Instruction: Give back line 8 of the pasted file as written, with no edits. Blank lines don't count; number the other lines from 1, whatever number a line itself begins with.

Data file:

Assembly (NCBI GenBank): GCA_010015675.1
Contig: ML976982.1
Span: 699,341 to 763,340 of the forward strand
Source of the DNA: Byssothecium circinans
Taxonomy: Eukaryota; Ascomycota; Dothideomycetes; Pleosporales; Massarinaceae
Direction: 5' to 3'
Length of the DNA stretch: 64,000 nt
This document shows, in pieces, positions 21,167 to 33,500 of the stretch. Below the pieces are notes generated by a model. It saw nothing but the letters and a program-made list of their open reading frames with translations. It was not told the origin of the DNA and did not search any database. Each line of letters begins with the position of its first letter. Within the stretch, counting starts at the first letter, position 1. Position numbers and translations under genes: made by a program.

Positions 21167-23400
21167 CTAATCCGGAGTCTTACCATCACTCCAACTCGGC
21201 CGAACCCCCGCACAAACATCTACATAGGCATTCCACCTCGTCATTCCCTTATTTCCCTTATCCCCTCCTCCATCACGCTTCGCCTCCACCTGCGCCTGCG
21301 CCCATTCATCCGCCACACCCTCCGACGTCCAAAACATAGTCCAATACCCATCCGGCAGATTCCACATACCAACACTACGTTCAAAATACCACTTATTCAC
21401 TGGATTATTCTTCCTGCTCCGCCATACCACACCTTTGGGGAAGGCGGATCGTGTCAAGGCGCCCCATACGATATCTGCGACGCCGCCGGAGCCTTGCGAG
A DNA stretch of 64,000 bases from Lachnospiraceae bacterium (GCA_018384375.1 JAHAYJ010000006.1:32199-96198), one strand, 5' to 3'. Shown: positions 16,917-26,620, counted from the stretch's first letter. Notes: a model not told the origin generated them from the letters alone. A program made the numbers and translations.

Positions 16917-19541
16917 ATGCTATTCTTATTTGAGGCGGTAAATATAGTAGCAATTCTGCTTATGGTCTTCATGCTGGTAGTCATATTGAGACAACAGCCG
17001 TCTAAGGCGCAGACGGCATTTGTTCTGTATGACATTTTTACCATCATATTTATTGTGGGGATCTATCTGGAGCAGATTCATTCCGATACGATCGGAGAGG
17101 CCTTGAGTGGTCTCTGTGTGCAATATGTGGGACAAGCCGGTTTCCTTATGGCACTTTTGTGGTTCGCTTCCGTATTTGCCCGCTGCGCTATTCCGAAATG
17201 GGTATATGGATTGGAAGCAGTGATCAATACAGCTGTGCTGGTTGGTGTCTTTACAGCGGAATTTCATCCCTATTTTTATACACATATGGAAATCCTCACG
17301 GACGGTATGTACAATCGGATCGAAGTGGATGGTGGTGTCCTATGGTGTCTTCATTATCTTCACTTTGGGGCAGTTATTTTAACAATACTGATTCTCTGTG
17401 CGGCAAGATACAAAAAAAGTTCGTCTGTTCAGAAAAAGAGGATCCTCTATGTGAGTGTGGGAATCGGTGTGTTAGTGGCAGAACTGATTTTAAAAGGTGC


This document shows, in pieces, positions 21,167 to 33,500 of the stretch. Below the pieces are notes generated by a model. It saw nothing but the letters and a program-made list of their open reading frames with translations. It was not told the origin of the DNA and did not search any database. Each line of letters begins with the position of its first letter. Within the stretch, counting starts at the first letter, position 1. Position numbers and translations under genes: made by a program.